Applied Mathematics & Information Sciences

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Me ́xico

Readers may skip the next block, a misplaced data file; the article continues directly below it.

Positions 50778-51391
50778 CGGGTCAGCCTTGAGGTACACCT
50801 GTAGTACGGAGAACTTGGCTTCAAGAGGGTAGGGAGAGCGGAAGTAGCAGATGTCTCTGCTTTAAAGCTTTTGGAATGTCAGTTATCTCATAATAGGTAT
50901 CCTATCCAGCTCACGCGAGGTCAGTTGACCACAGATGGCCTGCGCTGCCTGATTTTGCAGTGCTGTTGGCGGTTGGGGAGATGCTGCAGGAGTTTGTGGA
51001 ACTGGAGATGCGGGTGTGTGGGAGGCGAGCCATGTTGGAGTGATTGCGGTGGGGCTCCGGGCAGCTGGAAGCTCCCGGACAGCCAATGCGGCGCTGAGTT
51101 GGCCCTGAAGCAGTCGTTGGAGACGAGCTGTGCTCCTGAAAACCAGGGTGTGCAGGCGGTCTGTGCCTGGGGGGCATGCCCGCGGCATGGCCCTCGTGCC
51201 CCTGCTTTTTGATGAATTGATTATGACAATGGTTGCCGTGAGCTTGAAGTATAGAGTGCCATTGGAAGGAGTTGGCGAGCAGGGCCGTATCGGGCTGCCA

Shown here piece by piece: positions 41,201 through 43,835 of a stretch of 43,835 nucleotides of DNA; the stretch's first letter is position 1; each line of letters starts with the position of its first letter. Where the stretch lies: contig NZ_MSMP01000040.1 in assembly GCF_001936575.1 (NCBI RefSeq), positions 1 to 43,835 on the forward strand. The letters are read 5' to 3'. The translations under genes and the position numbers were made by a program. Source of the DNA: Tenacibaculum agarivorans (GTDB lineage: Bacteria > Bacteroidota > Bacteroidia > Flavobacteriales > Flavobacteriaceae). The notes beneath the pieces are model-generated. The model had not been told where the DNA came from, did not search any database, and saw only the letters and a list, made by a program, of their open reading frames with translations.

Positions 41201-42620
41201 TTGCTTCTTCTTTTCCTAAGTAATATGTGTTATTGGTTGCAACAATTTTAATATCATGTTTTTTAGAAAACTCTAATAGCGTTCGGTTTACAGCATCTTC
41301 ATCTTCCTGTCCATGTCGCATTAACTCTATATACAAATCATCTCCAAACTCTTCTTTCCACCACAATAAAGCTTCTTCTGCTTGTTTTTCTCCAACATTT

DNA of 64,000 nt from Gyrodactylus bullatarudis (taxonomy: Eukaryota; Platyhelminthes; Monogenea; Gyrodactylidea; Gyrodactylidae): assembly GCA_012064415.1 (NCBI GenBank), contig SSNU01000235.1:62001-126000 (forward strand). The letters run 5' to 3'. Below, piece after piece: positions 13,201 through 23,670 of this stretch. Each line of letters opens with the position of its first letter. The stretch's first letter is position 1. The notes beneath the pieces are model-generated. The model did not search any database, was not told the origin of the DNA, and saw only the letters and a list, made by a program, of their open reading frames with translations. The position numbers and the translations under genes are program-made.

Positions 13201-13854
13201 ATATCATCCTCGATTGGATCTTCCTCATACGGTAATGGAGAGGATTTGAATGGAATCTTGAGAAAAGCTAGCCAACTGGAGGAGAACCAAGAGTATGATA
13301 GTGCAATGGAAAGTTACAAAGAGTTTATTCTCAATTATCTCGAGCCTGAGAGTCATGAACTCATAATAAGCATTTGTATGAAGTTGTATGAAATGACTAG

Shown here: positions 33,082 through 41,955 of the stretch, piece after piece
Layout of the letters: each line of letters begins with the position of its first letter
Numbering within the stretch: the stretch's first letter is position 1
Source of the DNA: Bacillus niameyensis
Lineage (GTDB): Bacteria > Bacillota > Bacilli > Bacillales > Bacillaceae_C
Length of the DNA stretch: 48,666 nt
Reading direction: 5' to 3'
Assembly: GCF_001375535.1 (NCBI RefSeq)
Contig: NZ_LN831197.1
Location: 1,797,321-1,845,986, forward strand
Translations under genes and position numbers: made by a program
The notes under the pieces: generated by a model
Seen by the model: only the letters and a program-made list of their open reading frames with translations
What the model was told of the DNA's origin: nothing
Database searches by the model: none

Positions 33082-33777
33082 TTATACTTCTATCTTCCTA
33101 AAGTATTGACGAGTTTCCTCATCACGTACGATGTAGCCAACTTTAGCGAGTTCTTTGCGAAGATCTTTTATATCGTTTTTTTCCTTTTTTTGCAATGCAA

The two-dimensional Helmholtz equation separates in elliptic coordinates based on two distinct foci, a limit case of which includes polar coordinate systems when the two foci coalesce. This equation is invariant under the Euclidean group of translations and orthogonal transformations; we replace the latter by the discrete dihedral group of N discrete rotations and reflections. The separation of variables in polar and elliptic coordinates is then used to define discrete Bessel and Mathieu functions, as approximants to the well-known continuous Bessel and Mathieu functions, as N-point Fourier transforms approximate the Fourier transform over the circle, with integrals replaced by finite sums. We find that these ‘discrete’ functions approximate the numerical values of their continuous counterparts very closely and preserve some key special function relations.

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